You've probably heard of Beethoven....
He is one of the best-known and most-loved composers. Not only is his music great, many of us are stunned when we learn that he composed (and conducted and played) much of his wonderful music while completely deaf!
Ludwig von Beethoven was born in Germany in 1770. Actually, we don't know for sure that his birthday was December 16th; all that has survived in the way of birth records is his baptismal certificate, which was dated December 17, 1770. However, the custom of the time was to baptize babies the day after they were born, and there is evidence that Beethoven celebrated his birthday on the sixteenth.
Beethoven's deafness began with tinnitus, or ringing in the ears. As his hearing got worse, and after he became totally deaf, Beethoven would use a special gizmo as he composed music at his piano: he attached a rod to the soundboard of his piano, and then he would bite the other end of the rod. The vibrations would transfer from the soundboard to his jaw, and since sound is “just” vibrations, in a sense he was able to hear.
One of the most touching stories occurred at the end of the premiere of Beethoven's Ninth Symphony. He couldn't hear any audience reaction, but someone turned him around so he could see them tumultuously applaud.
Thanks to his deafness, we have interesting records of the last ten years of Beethoven's life and thoughts in the form of conversation books. In these books friends would write down what they were saying, and he would respond orally or in the books. According to Wikipedia,
“The books contain discussions about music and other issues, and give insights into his thinking; they are a source for investigation into how he felt his music should be performed, and also his perception of his relationship to art. Unfortunately, 264 out of a total of 400 conversation books were destroyed (and others were altered) after Beethoven's death by Anton Schindler, in his attempt to paint an idealized picture of the composer.”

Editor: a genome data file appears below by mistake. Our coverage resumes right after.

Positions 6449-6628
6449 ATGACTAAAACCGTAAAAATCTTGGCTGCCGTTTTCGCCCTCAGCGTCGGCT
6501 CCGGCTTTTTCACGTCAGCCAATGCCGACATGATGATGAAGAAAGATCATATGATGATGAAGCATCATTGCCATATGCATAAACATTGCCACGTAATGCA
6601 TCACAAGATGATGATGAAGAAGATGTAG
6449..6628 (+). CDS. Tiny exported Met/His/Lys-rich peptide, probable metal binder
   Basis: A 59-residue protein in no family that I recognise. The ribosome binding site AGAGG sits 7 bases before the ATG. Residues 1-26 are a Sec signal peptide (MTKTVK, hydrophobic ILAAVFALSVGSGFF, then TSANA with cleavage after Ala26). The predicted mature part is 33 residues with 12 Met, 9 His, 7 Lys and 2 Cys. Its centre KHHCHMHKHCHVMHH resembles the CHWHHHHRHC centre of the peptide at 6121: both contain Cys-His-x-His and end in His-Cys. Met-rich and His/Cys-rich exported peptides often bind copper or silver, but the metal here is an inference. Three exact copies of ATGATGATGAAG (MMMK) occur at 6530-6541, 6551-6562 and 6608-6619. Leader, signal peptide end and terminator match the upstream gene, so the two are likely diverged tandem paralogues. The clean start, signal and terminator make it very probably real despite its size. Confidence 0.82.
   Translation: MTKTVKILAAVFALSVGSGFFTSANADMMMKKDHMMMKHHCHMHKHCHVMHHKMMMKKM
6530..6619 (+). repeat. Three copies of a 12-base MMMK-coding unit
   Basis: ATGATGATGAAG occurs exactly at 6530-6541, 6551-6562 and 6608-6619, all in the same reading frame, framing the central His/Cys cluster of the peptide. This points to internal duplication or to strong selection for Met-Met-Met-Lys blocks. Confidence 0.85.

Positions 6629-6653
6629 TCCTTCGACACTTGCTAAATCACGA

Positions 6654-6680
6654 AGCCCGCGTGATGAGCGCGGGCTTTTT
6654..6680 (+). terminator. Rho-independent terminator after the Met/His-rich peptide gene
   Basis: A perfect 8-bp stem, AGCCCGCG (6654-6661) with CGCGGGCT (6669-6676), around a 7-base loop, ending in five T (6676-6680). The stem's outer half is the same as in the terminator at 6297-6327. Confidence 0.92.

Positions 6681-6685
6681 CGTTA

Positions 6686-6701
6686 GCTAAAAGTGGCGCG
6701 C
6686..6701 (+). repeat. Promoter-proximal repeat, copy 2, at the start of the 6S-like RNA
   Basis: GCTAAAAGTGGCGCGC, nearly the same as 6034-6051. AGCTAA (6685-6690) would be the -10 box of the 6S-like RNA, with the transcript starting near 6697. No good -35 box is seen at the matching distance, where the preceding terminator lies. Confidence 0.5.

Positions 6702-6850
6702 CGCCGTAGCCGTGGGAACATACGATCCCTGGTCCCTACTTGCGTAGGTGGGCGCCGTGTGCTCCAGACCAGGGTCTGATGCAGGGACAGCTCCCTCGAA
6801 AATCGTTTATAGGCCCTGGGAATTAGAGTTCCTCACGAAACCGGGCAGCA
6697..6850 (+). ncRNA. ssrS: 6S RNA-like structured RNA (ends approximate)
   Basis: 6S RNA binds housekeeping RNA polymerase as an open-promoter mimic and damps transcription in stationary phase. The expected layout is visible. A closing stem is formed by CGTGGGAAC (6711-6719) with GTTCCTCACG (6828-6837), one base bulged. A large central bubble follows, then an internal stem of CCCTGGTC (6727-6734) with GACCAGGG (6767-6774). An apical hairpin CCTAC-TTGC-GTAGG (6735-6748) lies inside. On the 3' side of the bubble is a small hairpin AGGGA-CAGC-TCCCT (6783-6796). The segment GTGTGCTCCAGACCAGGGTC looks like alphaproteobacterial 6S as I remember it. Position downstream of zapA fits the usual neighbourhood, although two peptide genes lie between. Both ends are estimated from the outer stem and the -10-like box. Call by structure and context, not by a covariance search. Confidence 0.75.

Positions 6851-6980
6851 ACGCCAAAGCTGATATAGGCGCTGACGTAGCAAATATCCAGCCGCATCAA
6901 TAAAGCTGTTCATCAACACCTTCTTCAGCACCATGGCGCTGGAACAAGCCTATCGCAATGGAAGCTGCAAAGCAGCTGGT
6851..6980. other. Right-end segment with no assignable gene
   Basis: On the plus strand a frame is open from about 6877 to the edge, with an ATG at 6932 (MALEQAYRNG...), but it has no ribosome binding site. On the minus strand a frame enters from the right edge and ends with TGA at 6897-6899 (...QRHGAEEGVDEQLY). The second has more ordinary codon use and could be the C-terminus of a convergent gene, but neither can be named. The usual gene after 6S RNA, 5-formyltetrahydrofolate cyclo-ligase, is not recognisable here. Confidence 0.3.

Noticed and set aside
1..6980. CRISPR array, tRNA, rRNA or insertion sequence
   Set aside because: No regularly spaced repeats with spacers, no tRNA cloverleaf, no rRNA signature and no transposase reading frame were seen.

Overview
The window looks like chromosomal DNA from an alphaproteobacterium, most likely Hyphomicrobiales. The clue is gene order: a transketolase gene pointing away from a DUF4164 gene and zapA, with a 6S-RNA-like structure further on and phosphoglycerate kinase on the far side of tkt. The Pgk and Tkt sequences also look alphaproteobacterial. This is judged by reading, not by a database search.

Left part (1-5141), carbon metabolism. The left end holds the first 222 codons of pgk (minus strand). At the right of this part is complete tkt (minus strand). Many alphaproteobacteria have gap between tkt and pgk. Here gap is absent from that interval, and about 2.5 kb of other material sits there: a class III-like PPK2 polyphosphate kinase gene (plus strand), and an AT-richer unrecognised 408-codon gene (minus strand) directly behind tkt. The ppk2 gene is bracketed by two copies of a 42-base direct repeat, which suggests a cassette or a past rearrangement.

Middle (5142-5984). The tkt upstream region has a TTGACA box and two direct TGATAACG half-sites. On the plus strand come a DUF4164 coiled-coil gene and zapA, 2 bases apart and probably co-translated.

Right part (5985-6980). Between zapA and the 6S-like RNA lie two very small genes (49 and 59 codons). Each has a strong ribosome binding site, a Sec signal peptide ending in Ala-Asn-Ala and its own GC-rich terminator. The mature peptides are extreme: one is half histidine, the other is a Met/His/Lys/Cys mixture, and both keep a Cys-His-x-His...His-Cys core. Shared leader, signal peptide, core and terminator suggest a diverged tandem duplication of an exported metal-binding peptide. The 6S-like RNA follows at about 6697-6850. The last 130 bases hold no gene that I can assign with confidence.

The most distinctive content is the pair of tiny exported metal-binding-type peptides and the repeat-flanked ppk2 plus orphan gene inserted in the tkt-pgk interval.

Listen to “Fur Elise” and other musical pieces.
Explore Beethoven's website (created by a fan).
And, many years later...
On this day in 1901, American cultural anthropologist Margaret Mead was born.
Mead is famous partly because she took the time to popularize anthropology. That means she wrote, not just for other academics, but also for the general public. Her most famous book was Coming of Age in Samoa.
Another reason Mead is famous is because there is controversy about her work. Her greatest critic, Derek Freeman, wrote that when Mead interviewed Samoan teenage girls, the girls lied to her as a joke, but that Mead thought the tall tales were true and included them in her book. Freeman was sure that Mead and her coworkers were not unbiased as they studied Samoans and other groups, but instead wanted to find, for example, peaceful societies or societies in which women held the power. That made the anthropologists gullible in the direction of the things they wanted to hear.
Many other anthropologists agree that some of Mead's “observations” were, in fact, wrong, but they criticize Freeman as well. He was at least as driven by ideology, these critics say, as Mead.
It's hard to be unbiased when it comes to studying another culture—or especially when analyzing our own! We should all be at least a little bit skeptical of what we are merely told, and continue to look for other sorts of evidence.
Here are some words of wisdom from Mead herself: "What people say, what people do, and what they say they do are entirely different things."
More Margaret Mead quotes:
"Never doubt that a small group of thoughtful, committed people can change the world. Indeed, it is the only thing that ever has."
"Thanks to television, for the first time the young are seeing history made before it is censored by their elders."
"I learned the value of hard work by working hard."
" I was brought up to believe that the only thing worth doing was to add to the sum of accurate information in the world."
"Always remember that you are absolutely unique. Just like everyone else."
Help Someone, Somewhere
Inspired by Margaret Mead's words about a small group of people being able to enact change in the world, Barbara J. Fedlman has compiled a list of volunteer organizations that kids have started or participated in.
Learn about Cultural Anthropology
This web tutorial is pretty high-level but interesting.